Monday, September 20US News

Government to stop first dose jab of Moderna vaccine from Thursday

Till Monday afternoon, the DGHS has administered around 1.9 million doses of the vaccine

The government has decided to suspend administering the first dose of the Moderna vaccine from Thursday and start administering the second dose.

The decision was announced on Tuesday through a notice signed by Dr Shamsul Haque, line director of the Directorate General of Health Services (DGHS) and member secretary of the Covid-19 Vaccine Deployment Taskforce Committee.

The DGHS started administering the Moderna vaccine from July 13 after receiving the first consignment of 2.5 million doses from the US under Covax facilities.

Bangladesh later received another consignment of 3 million doses of vaccine under the same scheme.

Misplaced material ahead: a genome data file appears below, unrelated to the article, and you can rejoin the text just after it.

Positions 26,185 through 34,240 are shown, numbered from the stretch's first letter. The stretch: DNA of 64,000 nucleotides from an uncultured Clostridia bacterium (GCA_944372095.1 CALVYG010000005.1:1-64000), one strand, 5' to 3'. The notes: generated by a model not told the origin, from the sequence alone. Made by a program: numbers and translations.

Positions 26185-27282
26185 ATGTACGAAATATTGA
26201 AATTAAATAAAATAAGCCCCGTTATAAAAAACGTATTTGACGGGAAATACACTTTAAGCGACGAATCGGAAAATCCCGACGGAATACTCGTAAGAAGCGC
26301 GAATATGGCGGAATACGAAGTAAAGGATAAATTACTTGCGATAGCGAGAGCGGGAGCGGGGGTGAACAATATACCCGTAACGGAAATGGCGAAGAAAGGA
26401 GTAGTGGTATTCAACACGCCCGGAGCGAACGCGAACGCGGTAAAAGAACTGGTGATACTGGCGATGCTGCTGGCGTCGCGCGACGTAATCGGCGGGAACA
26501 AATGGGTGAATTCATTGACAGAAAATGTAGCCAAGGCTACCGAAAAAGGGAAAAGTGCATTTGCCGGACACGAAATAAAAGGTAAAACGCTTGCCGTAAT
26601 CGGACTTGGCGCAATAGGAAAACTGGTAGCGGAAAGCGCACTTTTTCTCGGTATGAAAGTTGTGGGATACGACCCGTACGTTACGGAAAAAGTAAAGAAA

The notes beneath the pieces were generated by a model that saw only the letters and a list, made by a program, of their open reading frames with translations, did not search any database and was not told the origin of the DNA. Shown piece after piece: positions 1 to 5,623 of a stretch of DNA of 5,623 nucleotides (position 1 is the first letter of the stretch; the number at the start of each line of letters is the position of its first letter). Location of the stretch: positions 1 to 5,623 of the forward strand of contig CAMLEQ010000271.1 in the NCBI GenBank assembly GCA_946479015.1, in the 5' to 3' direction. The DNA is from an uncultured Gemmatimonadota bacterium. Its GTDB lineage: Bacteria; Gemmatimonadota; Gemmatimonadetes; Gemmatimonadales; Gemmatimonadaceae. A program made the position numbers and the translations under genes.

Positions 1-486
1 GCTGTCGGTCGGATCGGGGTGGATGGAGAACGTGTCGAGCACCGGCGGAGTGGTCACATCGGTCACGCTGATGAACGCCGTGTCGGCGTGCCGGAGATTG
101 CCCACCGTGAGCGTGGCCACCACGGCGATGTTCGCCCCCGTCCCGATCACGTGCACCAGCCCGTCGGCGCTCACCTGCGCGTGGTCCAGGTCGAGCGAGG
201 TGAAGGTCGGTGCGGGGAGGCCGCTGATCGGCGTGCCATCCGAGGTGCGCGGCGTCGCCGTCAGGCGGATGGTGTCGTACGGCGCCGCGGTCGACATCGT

Also Read – Public interest in vaccines increasing

As the country has a stock of 5.5 million doses, the health authorities decided to keep half of it for the second dose. In general, there is a gap of 28 days between the two doses.

Till Monday afternoon, the DGHS administered 1,908,549 doses of the vaccine.

The circular however said administering the Moderna vaccine as the first dose would continue at the centres depending on the stock.

The health authorities also decided to start administering the second dose of the Sinopharm vaccine from August 14.

Also Read – Bangladesh receives 1.7 million doses of Sinopharm vaccine under Covax scheme

The DGHS administered some 6,844,085 doses of Sinopharm vaccine till Monday afternoon, leaving 1,255,915 doses of the vaccine in government hands.

Bangladesh also received another 1.7 million doses of the Sinopharm vaccine under Covax facilities on Tuesday.

With the latest development, Bangladesh has now received 9.8 million doses of the Sinopharm vaccine.

The country is now administering vaccine doses developed by Oxford-AstraZeneca, Sinopharm, Pfizer, and Moderna.

On July 8, Bangladesh resumed its mass vaccination program against Covid-19 after a hiatus caused by a low supply of vaccine doses.

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